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The men’s grooming category in the Middle East continues to gain traction, with fragrances in particular becoming more popular among the region’s youth.
Despite declining sales of beauty products on a whole in many countries in the region, especially in the United Arab Emirates (due in large part to a drop in tourism, especially a fall in Russian and Chinese travelers and also as a result of the strong euro), men’s fragrance is said to be seeing growth. However, the exact growth rate is difficult to quantify due to the lack of data on the fragrance market in the Middle East. The segment is nonetheless said to be doing better than women’s fragrance, perhaps due to women focusing more of their beauty spend on make-up.
“Men’s fragrances tend to be quite safe and conservative”. – Fragrance Industry Insider
“You could definitely say the men’s fragrance market as a whole is growing quicker than the female area,” comments a fragrance insider in the region. “Men in this region now tend to take fragrances more seriously; they would now perhaps have four or five different fragrances, whereas before they might have only had one or two.”
Tastes too, are evolving. In key markets like Saudi Arabia, home to several respected fragrance houses such as Arabian Oud and Abdul Samad Al Qurashi, fragrance has long been an important part of men’s daily grooming routine. But here global designer fragrances are seeing an uptick among male consumers who are used to purchasing traditional fragrances, according to Euromonitor. Although it should be underlined that Arabic fragrances remain popular and continue to see good growth.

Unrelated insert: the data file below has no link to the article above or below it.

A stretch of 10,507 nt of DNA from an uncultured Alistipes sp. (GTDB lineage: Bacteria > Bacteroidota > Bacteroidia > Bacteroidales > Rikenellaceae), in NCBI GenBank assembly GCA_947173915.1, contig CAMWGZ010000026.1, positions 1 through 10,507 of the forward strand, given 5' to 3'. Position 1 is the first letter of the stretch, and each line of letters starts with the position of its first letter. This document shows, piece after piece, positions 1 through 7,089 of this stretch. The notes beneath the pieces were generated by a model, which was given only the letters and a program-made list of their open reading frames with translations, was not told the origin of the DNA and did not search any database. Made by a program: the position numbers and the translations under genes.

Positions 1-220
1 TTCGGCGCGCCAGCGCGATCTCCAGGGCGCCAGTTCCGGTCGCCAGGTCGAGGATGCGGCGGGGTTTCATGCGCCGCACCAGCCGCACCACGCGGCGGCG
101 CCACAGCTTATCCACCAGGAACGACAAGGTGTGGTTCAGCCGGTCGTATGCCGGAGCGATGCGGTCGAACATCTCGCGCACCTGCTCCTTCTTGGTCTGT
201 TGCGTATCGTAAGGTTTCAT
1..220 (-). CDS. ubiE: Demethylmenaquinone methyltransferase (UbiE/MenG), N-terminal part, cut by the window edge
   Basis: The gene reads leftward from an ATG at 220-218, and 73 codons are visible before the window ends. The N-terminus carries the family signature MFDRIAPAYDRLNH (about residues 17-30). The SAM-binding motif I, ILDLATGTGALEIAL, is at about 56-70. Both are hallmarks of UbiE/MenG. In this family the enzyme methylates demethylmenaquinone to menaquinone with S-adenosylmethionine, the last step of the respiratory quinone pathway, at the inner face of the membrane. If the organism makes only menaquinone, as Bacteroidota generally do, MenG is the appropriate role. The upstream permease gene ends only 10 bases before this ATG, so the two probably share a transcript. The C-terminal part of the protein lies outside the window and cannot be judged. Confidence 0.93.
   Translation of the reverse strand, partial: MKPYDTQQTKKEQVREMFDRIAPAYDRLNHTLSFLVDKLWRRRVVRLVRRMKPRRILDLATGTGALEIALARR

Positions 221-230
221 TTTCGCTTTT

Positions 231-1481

Niche drives growth
As with elsewhere in the world, niche fragrances are driving new trends in fragrance tastes among men in the Middle East. In 2013 for example, Tom Ford released Sahara Noir, a unisex frankincense-based fragrance, specifically designed for the Middle East market. And western niche brands like Creed, Diptyque and Jo Malone have opened stores in key retail hubs such as the UAE’s Dubai Mall, alongside local players such as Amouage from Oman. French niche fragrance house Maison Francis Kurkdijan is present, either through distributors or with its own-branded stores, in Iran, Kuwait, Qatar, Saudi Arabia and the UAE, while By Kilian – recently acquired by US-based Estée Lauder Companies – has opened a boutique in Doha, Qatar.
“Men’s fragrances tend to be quite safe and conservative,” comments the fragrance insider. “They are almost exclusively centred on the fougère or citrus area. But with the advent of niche fragrances, particularly in the Middle East, you now see a lot of the heavier, spicier, more adventurous fragrances in men’s perfumery. So you get a lot of oud and amber notes, which help to make the fragrance longer lasting.”
However, although prestige niche fragrances are becoming increasingly sought after by men, mass brands continue to be strong in the region. In markets such as Egypt and Turkey, direct-selling beauty companies like Avon and Oriflame continue to gain market share, as consumers are attracted to unisex offers or one-off gift giving purchases.